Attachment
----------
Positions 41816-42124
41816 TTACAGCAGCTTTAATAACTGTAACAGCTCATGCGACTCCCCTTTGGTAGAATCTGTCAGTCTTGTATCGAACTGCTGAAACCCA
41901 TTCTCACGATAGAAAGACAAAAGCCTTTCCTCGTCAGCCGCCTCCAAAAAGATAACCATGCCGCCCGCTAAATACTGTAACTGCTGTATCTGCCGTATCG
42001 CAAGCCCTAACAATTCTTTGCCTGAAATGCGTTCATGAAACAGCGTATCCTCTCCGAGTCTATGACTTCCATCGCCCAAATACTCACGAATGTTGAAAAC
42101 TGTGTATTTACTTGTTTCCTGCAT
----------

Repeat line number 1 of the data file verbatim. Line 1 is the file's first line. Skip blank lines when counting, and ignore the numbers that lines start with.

Positions 41816-42124